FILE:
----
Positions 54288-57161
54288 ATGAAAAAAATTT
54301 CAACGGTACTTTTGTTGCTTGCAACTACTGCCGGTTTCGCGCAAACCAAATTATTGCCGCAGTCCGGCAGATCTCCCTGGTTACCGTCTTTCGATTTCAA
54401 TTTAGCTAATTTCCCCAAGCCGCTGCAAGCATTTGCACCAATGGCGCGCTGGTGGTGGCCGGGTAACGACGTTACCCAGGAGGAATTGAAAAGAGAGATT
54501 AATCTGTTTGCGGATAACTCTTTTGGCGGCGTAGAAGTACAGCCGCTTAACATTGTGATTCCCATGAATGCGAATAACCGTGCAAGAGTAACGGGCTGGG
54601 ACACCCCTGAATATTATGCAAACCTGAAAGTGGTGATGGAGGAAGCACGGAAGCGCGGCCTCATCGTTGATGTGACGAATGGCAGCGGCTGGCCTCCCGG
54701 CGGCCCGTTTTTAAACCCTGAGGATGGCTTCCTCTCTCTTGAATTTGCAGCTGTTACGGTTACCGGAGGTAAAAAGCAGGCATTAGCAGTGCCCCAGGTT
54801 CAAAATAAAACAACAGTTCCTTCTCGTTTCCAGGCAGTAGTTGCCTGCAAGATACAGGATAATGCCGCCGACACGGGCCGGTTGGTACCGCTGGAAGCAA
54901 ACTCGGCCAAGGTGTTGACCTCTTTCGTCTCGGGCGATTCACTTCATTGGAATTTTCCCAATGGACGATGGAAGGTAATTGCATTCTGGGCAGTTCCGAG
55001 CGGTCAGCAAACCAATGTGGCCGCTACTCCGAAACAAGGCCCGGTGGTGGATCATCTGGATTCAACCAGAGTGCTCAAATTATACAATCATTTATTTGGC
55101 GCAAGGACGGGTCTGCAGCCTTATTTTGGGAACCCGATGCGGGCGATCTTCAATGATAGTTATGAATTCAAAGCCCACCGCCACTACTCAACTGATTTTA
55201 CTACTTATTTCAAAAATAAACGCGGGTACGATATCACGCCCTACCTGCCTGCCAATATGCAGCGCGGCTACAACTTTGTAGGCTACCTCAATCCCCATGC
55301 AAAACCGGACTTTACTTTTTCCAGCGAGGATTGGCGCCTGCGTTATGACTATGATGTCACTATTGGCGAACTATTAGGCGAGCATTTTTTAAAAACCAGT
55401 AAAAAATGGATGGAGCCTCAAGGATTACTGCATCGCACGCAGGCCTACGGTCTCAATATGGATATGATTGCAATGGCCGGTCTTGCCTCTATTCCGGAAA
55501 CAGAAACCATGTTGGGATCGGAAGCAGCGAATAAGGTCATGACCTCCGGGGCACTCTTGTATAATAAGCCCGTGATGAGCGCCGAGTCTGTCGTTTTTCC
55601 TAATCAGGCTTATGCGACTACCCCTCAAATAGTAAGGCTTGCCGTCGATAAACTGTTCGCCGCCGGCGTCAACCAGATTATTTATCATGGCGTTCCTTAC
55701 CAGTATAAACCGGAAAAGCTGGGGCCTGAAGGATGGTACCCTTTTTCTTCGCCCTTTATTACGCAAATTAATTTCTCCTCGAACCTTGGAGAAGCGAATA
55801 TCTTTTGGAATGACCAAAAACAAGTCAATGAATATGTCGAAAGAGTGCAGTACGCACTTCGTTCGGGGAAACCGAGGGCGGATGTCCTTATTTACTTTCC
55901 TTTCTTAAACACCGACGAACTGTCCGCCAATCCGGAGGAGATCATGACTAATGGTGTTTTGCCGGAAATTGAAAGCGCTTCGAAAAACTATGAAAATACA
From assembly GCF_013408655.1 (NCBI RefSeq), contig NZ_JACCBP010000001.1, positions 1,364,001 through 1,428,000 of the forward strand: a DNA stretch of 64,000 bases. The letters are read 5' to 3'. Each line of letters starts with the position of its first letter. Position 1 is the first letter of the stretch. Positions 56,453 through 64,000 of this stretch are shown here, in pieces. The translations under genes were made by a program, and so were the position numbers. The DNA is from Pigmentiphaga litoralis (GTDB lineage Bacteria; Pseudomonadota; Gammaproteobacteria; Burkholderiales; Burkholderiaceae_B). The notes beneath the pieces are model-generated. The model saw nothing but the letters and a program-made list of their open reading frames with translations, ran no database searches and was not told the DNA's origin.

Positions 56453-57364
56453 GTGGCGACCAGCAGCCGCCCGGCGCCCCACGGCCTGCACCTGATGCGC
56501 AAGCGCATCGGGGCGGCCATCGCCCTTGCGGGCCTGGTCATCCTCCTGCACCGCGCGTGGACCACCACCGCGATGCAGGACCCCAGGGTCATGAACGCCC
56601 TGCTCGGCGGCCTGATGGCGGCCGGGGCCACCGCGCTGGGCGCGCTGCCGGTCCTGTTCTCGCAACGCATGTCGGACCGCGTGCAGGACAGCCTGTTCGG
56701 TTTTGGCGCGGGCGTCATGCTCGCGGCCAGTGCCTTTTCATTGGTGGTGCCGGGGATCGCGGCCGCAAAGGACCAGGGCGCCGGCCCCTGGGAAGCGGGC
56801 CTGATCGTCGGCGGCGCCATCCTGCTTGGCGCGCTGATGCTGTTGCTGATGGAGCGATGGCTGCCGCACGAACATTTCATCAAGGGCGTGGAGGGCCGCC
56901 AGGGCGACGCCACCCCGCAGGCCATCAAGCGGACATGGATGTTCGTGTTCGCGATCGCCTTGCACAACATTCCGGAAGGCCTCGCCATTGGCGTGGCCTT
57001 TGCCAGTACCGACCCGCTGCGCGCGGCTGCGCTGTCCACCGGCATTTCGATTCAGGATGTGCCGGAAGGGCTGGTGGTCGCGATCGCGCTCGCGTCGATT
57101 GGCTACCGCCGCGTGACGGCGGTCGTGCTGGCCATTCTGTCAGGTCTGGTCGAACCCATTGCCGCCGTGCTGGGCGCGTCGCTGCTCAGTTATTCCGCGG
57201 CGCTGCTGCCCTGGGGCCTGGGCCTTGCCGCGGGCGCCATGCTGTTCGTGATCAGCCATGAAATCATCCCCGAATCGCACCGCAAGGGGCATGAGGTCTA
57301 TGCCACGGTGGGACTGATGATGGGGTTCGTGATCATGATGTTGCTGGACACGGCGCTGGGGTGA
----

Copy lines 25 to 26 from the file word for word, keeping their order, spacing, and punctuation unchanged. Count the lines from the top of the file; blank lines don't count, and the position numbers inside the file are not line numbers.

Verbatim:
56701 TTTTGGCGCGGGCGTCATGCTCGCGGCCAGTGCCTTTTCATTGGTGGTGCCGGGGATCGCGGCCGCAAAGGACCAGGGCGCCGGCCCCTGGGAAGCGGGC
56801 CTGATCGTCGGCGGCGCCATCCTGCTTGGCGCGCTGATGCTGTTGCTGATGGAGCGATGGCTGCCGCACGAACATTTCATCAAGGGCGTGGAGGGCCGCC